You may see them flying over head, often at top speeds, dashing and turning as they chitter away. With their cigar-shaped bodies, these amazing birds are fast agile fliers and really a joy to watch.
As summer draws to a close and the swifts have finished raising their young, these fascinating aerial acrobats begin to congregate in communal roosts prior to their migration in the fall. Some roosts may consist of an extended family group of a half a dozen birds or so, but the larger sites can host hundreds or even thousands of swifts!
Help us locate some of these roosts – keep an eye to the sky and an aware ear for that telltale chittering and let us know where you see them. We’re hoping to find some last great places where large numbers of swifts congregate and fly in formation. We encourage you to involve your local scout groups and neighbors in this exhilarating spectacle.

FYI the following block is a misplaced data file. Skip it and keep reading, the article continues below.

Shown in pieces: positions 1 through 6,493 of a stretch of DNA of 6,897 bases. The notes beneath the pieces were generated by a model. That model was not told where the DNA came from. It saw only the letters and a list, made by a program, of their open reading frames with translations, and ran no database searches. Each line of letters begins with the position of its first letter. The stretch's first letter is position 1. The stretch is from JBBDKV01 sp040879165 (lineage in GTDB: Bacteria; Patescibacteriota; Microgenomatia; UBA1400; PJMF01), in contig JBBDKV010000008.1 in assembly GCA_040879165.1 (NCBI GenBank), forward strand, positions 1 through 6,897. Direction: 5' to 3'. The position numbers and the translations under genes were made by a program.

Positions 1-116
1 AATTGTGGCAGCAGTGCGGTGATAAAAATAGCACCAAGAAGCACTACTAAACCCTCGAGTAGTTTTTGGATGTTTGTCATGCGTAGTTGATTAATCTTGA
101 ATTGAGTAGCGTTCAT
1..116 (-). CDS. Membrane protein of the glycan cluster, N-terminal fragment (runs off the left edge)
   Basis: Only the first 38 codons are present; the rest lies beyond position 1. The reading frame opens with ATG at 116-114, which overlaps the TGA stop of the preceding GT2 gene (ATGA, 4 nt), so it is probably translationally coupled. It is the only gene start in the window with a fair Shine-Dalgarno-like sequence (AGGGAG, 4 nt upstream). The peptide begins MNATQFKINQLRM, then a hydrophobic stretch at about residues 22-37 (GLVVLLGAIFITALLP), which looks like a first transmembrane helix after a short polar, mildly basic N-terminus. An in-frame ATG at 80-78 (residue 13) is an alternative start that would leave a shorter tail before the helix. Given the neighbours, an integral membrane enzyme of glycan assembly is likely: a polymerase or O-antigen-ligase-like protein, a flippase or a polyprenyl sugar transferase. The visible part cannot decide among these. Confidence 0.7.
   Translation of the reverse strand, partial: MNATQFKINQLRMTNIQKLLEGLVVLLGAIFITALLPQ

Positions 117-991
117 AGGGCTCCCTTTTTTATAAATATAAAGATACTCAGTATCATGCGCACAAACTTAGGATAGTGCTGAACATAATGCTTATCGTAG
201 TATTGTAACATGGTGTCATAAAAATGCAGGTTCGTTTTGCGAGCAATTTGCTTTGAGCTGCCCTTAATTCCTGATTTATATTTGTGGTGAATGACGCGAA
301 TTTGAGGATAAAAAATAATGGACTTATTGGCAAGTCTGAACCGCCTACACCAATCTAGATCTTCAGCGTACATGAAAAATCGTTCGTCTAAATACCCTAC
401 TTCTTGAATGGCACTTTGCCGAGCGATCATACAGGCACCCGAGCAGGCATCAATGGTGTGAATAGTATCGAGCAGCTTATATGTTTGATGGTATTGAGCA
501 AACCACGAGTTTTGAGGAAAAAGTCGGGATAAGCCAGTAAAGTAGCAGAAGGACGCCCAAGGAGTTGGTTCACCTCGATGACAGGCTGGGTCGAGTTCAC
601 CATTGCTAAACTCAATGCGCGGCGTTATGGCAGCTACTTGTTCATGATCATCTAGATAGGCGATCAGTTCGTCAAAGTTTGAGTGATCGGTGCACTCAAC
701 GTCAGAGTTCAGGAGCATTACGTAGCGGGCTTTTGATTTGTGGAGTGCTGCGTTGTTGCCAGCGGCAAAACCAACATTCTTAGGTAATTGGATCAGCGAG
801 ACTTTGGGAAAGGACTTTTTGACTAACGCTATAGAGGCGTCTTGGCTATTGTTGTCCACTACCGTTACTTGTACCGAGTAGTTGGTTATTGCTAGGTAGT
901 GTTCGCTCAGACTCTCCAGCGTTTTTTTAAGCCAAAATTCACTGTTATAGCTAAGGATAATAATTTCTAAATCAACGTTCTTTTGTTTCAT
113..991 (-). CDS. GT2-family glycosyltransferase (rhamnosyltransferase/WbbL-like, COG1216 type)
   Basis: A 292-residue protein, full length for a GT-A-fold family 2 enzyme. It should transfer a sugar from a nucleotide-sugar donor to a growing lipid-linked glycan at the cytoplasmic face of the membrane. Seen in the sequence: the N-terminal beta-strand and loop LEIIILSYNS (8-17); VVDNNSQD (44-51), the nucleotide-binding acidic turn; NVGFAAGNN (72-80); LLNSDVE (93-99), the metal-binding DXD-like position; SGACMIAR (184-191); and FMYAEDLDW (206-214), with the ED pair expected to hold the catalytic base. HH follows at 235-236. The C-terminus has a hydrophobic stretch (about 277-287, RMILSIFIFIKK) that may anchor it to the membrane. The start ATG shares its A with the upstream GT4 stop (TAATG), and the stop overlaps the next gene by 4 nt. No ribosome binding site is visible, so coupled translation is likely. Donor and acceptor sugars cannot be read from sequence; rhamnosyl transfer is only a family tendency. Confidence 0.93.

Here is how it works: Keep your eyes to the skies at dusk and watch for areas where swifts are feeding. Look for a tall shaft, chimney, church steeples or similar structure to locate where Chimney Swifts go to roost in your area. In times gone by, there had been reports of hundreds of swifts flying in tornado-like form as they drop into their chimney or other roost. We don’t expect to see these numbers in this day and age but even seeing 10-20 in this aerobatic display is amazing!
On one night over the weekend of August 8, 9, 10, and / or September 12, 13, 14 observe the roost starting about 30 minutes before dusk and estimate the number of swifts that enter. When you have your number, contact us with your results. That’s all there is to it!
We’ll compile the information we receive and report it to Driftwood Wildlife Association which keeps track of Chimney Swift populations and research nation-wide. To learn more about these fascinating birds, visit their website at Chimneyswift.org.